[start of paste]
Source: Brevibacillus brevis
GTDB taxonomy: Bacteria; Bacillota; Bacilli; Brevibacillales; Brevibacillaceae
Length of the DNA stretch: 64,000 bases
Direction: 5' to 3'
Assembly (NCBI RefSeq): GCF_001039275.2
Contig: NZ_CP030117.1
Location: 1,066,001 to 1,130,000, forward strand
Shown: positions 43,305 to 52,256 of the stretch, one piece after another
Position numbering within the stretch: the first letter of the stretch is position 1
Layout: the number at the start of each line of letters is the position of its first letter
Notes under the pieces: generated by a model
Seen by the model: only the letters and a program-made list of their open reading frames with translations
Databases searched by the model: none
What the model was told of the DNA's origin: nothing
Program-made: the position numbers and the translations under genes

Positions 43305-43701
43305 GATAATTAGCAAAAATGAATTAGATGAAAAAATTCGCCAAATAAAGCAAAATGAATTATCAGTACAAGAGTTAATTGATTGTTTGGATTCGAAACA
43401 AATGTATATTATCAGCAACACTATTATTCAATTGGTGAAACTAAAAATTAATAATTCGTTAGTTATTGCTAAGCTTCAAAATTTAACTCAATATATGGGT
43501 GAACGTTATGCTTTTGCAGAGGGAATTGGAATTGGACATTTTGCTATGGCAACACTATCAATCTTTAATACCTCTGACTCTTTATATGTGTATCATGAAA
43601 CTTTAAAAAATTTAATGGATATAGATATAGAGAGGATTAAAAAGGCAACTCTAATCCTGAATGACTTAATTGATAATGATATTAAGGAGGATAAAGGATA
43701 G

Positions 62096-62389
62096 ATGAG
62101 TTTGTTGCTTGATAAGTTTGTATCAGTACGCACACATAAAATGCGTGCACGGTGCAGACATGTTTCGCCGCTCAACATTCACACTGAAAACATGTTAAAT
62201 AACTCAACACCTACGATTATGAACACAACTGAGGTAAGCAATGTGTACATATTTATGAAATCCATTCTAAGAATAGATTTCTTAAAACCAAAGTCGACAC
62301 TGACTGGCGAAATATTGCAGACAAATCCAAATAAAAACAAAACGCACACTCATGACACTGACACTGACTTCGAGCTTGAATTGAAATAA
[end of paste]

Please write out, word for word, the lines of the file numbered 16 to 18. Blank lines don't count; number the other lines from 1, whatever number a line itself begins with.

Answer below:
Positions 43305-43701
43305 GATAATTAGCAAAAATGAATTAGATGAAAAAATTCGCCAAATAAAGCAAAATGAATTATCAGTACAAGAGTTAATTGATTGTTTGGATTCGAAACA
43401 AATGTATATTATCAGCAACACTATTATTCAATTGGTGAAACTAAAAATTAATAATTCGTTAGTTATTGCTAAGCTTCAAAATTTAACTCAATATATGGGT